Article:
In a deftly worded post on Microsoft’s official blog, the company’s corporate vice president of customer security and trust, Tom Burt, announced that Microsoft is offering support to WhatsApp’s legal case against the Israeli cyber organisation NSO Group. The case pertains to the infamous Pegasus spyware, which was seemingly installed on over 1,400 devices to spy on journalists, activists and human rights defenders on behalf of governments. Now, Microsoft joins Cisco, GitHub, Google, LinkedIn, VMWare and the Internet Association in filing an amicus brief related to the WhatsApp vs NSO Group legal battle.
The filing will count Microsoft, along with the other above-mentioned companies, as amicus curiae – a support counsel of sorts to WhatsApp, who were not directly affected by the notorious Pegasus spyware but have the jurisdiction and expertise to offer crucial information in the matter. Explaining Microsoft’s stance on the matter, Burt says, “We believe the NSO Group’s business model is dangerous and that such immunity would enable it and other private sector offensive actors (PSOAs) to continue their dangerous business without legal rules, responsibilities or repercussions.”
The NSO Group, it is important to note, has been behind a number of rampaging spyware and malware tools, which work in far more advanced techniques than standard spyware and malware found in mainstream hacker forums. Pegasus, for instance, could be installed on devices of any target by simply calling them, that too in a call that the target does not even need to answer. The spyware would install through a secret open exchange backdoor that was present in WhatsApp earlier, and the NSO Group has claimed in its defence that such tools have been made by the organisation to supply government agencies. Therefore, the NSO Group has claimed that it enjoys governmental immunity from legal prosecution when it comes to how such tools end up in the hands of cyber criminals.
Explaining the threat in three points, Burt states, “Previously, sophisticated nation-state hacking capabilities resided in a small number of governments with well-funded agencies focused on developing these weapons. Even then, government-created espionage tools got into the hands of other governments who used them in attacks like WannaCry and NotPetya that spread like wildfire beyond the targeted victims and ultimately devastated lives and disrupted businesses around the world. Lowering the barrier for access to these weapons would guarantee that such catastrophes would be repeated.”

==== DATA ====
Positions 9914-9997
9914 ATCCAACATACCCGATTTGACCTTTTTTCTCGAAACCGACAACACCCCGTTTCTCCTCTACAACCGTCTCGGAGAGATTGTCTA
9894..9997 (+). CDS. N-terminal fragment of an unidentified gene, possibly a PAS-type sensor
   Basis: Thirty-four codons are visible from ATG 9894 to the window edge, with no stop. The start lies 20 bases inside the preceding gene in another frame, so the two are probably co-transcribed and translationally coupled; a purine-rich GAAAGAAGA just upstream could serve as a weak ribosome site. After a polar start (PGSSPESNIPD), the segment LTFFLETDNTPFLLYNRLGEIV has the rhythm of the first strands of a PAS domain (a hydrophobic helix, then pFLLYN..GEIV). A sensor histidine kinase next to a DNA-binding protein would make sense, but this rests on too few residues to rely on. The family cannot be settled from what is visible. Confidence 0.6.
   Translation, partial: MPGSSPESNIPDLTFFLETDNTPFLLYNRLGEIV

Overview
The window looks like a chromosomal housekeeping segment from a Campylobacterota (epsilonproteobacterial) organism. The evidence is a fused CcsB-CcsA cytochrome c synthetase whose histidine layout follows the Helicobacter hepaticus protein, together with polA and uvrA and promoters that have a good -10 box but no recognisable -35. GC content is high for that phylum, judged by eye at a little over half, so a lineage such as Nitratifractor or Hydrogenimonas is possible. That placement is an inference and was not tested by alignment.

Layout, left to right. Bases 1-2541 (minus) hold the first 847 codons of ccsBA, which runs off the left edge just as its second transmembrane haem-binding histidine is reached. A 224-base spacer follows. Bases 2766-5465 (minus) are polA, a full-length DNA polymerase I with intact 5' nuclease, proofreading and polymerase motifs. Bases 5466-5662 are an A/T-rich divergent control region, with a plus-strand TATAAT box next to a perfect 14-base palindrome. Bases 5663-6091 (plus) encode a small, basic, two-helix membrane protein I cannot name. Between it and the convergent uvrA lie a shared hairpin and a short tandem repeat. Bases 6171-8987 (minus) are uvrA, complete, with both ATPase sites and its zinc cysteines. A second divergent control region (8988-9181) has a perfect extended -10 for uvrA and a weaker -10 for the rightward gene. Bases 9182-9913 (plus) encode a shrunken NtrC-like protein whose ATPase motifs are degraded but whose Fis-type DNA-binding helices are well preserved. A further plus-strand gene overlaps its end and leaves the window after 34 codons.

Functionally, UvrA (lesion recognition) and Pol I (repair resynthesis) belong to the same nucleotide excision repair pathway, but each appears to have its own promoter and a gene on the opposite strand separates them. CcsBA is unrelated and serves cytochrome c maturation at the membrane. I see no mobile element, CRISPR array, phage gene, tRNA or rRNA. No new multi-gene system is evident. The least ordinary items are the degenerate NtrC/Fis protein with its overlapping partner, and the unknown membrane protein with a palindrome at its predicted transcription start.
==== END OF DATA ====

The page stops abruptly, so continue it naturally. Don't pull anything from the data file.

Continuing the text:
He further adds, “Private actors like the NSO Group are only incentivised to keep these vulnerabilities to themselves so they can profit from them, and the exploits they create are constantly recycled by governments and cybercriminals once they get into the wild.”
Finally, Burt concludes, “Companies like the NSO Group threaten human rights whether they seek to or not. … Privacy is fundamental to the ability of journalists to report, of dissidents to speak their voices and of democracy to flourish and these tools threaten their rights and their lives.”
As Microsoft notes, cyber espionage tools falling into the wrong hands is not unheard of before (the US NSA’s EternalBlue being one of the most notable examples). However, the company’s move to join Google, Cisco and others is in hope of increasing accountability and preventing such cyber operations companies from running free – hence strengthening WhatsApp’s case against the notorious NSO Group.
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